What is an S corporation?
An S corporation is a corporation that is treated, for federal tax purposes, as a pass-through entity through an election made with the Internal Revenue Service (IRS) to be considered an S Corporation.
What does that mean?
As a corporation, an S corporation is created through filing Articles of Incorporation with the Secretary of State or similar government body. It issues stock and is governed as a corporation. The owners, who are called shareholders, have the same protection from liability as shareholders of a C corporation. An S corporation shareholder’s personal assets, such as personal bank accounts, cannot be seized to satisfy business liabilities.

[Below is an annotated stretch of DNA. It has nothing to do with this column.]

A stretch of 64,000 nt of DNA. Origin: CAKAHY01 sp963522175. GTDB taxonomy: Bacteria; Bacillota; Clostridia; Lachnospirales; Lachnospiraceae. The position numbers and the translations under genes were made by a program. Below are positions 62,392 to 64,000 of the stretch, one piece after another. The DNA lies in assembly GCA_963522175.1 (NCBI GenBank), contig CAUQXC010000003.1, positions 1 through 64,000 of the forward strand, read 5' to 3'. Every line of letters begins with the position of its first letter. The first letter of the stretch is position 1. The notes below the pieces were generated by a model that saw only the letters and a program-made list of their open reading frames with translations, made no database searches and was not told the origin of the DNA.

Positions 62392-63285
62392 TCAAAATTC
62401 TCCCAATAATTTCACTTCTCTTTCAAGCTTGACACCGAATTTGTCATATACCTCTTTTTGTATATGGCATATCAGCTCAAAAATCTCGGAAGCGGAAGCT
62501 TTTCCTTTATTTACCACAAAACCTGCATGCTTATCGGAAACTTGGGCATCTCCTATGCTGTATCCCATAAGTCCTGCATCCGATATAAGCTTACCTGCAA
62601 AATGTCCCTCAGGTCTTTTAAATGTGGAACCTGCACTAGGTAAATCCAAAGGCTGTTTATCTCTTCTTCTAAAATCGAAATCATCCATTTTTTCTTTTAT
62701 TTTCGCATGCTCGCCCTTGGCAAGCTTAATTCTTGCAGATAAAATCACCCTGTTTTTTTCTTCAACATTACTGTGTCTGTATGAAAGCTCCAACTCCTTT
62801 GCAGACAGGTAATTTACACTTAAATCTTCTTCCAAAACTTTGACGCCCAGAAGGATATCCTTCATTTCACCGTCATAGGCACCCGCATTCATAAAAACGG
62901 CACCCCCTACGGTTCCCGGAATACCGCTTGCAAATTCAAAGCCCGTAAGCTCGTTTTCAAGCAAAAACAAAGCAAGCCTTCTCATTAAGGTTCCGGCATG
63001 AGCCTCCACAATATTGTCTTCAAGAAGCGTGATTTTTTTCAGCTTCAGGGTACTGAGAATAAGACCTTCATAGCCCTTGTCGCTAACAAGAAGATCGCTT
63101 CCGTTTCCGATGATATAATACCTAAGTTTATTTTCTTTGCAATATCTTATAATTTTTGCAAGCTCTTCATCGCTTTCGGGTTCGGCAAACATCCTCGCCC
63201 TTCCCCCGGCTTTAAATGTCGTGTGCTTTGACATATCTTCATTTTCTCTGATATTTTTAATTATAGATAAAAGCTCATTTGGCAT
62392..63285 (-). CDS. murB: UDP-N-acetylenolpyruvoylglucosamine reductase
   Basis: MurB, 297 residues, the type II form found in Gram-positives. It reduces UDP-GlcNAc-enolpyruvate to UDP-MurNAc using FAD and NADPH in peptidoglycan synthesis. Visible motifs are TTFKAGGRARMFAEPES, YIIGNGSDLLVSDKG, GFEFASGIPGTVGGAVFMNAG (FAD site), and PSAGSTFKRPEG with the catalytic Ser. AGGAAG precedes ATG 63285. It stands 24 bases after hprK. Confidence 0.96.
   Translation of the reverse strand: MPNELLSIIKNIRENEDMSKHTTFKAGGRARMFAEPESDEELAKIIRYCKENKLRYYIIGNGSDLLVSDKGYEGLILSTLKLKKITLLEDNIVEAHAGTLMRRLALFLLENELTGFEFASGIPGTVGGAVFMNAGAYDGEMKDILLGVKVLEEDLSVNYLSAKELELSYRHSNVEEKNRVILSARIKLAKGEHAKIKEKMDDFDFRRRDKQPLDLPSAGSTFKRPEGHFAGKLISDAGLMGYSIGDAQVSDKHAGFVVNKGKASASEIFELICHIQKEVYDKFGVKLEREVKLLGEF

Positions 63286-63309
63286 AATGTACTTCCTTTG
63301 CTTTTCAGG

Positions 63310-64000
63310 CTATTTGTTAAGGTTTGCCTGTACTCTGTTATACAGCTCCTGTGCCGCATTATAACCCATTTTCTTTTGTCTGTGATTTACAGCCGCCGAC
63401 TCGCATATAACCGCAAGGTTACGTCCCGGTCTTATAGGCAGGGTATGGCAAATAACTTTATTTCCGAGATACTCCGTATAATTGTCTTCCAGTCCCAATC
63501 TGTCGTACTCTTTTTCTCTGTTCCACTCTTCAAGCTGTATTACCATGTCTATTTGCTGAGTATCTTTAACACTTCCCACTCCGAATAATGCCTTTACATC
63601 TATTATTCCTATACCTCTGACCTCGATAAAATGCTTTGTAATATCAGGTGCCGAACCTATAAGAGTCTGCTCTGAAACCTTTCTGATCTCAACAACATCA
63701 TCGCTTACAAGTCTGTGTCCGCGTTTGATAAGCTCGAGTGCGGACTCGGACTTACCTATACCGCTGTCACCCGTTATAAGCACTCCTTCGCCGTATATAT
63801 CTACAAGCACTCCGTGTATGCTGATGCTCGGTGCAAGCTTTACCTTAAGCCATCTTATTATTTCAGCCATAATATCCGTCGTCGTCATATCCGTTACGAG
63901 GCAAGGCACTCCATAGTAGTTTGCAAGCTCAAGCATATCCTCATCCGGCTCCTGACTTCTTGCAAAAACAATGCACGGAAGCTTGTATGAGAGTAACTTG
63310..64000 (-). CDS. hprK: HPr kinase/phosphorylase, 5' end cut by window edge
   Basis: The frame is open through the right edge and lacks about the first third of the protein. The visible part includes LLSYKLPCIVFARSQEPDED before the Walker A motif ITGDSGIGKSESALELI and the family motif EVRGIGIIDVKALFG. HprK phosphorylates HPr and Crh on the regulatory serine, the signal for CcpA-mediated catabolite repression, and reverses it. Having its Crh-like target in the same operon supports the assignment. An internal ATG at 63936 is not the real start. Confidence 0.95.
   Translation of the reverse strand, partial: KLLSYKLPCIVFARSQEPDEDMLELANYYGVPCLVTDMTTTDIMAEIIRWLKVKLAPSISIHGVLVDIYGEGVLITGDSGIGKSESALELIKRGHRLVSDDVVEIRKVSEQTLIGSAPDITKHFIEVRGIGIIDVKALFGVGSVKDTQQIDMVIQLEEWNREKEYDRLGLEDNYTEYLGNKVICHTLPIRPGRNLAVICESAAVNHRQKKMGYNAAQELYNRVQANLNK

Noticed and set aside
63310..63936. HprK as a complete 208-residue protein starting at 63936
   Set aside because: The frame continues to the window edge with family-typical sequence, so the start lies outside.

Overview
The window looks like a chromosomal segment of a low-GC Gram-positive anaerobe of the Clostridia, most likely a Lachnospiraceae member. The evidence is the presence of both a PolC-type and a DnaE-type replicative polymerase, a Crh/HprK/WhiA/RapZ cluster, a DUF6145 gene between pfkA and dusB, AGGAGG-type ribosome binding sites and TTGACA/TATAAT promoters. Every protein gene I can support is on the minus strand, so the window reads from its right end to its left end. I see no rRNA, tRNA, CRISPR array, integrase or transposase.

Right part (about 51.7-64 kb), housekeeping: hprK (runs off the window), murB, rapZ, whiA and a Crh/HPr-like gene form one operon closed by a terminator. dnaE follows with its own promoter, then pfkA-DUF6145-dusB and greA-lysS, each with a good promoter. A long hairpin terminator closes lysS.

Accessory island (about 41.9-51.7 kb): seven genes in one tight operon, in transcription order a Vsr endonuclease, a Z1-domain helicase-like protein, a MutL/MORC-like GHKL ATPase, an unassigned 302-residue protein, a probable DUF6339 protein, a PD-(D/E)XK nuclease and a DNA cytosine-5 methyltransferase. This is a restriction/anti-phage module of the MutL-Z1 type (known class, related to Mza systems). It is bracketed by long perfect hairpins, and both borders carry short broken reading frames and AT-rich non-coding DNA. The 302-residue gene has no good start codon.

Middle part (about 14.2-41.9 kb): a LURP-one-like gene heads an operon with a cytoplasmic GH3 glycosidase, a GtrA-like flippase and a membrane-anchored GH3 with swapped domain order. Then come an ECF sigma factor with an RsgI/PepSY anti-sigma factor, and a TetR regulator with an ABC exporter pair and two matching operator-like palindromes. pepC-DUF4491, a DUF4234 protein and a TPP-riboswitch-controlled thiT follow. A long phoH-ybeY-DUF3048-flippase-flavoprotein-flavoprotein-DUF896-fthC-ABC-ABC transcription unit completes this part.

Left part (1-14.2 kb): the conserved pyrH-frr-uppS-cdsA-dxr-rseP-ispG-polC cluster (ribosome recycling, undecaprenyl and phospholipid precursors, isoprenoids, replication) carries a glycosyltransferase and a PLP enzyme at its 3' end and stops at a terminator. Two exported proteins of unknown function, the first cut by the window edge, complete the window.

However, like a sole proprietorship or a partnership, an S corporation passes through most of its income and loss items to the shareholders. Unlike a regular corporation, there is no “double taxation,” once at the corporate level and again on the individual shareholder level. Each shareholder is subject to his or her own individual tax rate on the income (or losses) passed through to him or her.
Article: Laus Consulting Services, LLC